What to expect at the new gourmet food courts in downtown Montreal

Take your pick: braised pork jowl risotto, popcorn turbot tacos, pulled duck coleslaw — the list of unusual and enticing options goes on and on. 

Starting today, Montrealers have a new downtown option in lieu of sad pad thai and other more typical food-court fare: Time Out Market is open for business in the Eaton Centre. 

The food market has recruited some of the city's most popular chefs to its 40,000-square-foot space, seen as key to the shopping mall's overhaul by the developer, Ivanhoé Cambridge.

The culinary lineup includes Le Club Chasse et Pêche, Olive et Gourmando, Foxy, Le Red Tiger and Grumman '78.

"It's not like a food court at all. You have a good ambiance," Paul Toussaint, chef at Agrikol, a popular Haitian restaurant in the Gay Village, said on CBC Montreal's Daybreak.

"Everything is fresh," Toussaint said.

He said the new food court is a positive for local chefs, as it offers a low-risk access to a new market and brings high-end food to more people. Plates run from about $9 to $22.

Time Out, which started as a cultural magazine, has opened similar markets in Lisbon, Miami, New York and Boston.

The company's CEO, Didier Souillat, said the goal is to make "fine dining casual, and casual extraordinary."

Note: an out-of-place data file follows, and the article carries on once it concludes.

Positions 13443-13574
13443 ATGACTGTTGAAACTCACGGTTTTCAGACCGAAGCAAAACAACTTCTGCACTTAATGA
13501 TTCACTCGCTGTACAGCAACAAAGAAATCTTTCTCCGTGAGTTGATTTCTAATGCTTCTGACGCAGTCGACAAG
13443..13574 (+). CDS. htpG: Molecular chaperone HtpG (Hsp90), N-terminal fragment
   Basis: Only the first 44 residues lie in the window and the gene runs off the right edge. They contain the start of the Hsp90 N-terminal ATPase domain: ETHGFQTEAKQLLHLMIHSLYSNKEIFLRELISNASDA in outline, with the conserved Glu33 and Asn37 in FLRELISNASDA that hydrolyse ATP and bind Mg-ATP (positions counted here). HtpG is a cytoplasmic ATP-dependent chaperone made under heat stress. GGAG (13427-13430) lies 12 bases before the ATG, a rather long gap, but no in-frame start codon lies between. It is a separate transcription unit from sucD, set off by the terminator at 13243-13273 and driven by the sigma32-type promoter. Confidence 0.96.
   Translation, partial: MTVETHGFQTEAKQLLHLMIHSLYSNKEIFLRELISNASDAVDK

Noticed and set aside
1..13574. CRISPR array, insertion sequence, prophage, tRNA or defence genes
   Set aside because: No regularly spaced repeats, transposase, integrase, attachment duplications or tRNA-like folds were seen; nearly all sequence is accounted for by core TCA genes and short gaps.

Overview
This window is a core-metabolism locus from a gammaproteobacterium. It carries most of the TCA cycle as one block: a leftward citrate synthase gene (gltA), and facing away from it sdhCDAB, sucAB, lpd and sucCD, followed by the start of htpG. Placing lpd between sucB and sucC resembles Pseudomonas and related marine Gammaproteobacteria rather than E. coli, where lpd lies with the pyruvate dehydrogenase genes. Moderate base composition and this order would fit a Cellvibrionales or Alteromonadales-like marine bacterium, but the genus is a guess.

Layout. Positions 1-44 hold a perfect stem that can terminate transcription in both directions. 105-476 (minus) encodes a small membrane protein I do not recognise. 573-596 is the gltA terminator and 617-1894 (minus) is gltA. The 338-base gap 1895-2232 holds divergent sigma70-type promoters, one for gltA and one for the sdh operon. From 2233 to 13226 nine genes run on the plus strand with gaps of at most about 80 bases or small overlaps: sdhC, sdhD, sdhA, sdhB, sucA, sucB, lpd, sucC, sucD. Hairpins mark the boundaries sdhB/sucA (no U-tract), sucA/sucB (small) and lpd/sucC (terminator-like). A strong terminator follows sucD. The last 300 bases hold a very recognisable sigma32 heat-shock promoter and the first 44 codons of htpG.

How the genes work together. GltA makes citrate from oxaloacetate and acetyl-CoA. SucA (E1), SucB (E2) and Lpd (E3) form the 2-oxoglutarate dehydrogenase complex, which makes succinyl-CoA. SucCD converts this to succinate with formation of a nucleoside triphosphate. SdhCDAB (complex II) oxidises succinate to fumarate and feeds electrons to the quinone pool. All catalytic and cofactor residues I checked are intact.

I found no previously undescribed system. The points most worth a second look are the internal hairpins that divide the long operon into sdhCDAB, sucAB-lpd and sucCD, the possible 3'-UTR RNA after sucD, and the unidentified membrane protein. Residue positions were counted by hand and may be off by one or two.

It is one of three high-end food markets set to open in the centre of the city.

Another, Le Cathcart Restaurants et Biergarten, is planned for Place Ville Marie, while a third, Le Central, recently opened at the corner of Saint-Laurent and Ste-Catherine streets.

Dan Pham, owner of Red Tiger and Kahme, which has a stall in Le Central, likened the new projects to a "food court on steroids" — in a good way.

He said the new spots are especially good for families with young kids, who have room to move in such a big space.

A boost for the area

Some merchants along Ste-Catherine Street are hopeful that an upscale food hall in the district will draw more foot traffic to the area, after construction along the strip kept away shoppers and diners all summer.

"For Montrealers and the tourists, it's another reason to come downtown, even if there is a construction site," said Emile Roux, executive director of Destination Centre-Ville, the downtown merchants' association.


"I think this is a super-nice place," said Sophie Ray, a student who stopped by the market's opening event Thursday.

"The prices are relatively high. It's as if you are going to a restaurant, but there's such a unique atmosphere," she said.

Construction along the nearby section of Ste-Catherine Street is supposed to be done by 2021.

Time Out in the Eaton Centre won't close until 9 p.m. Sunday through Wednesday and at midnight, from Thursday through Saturday. It will be open for breakfast, starting at 8 a.m. Monday to Friday and 9 a.m. on weekends.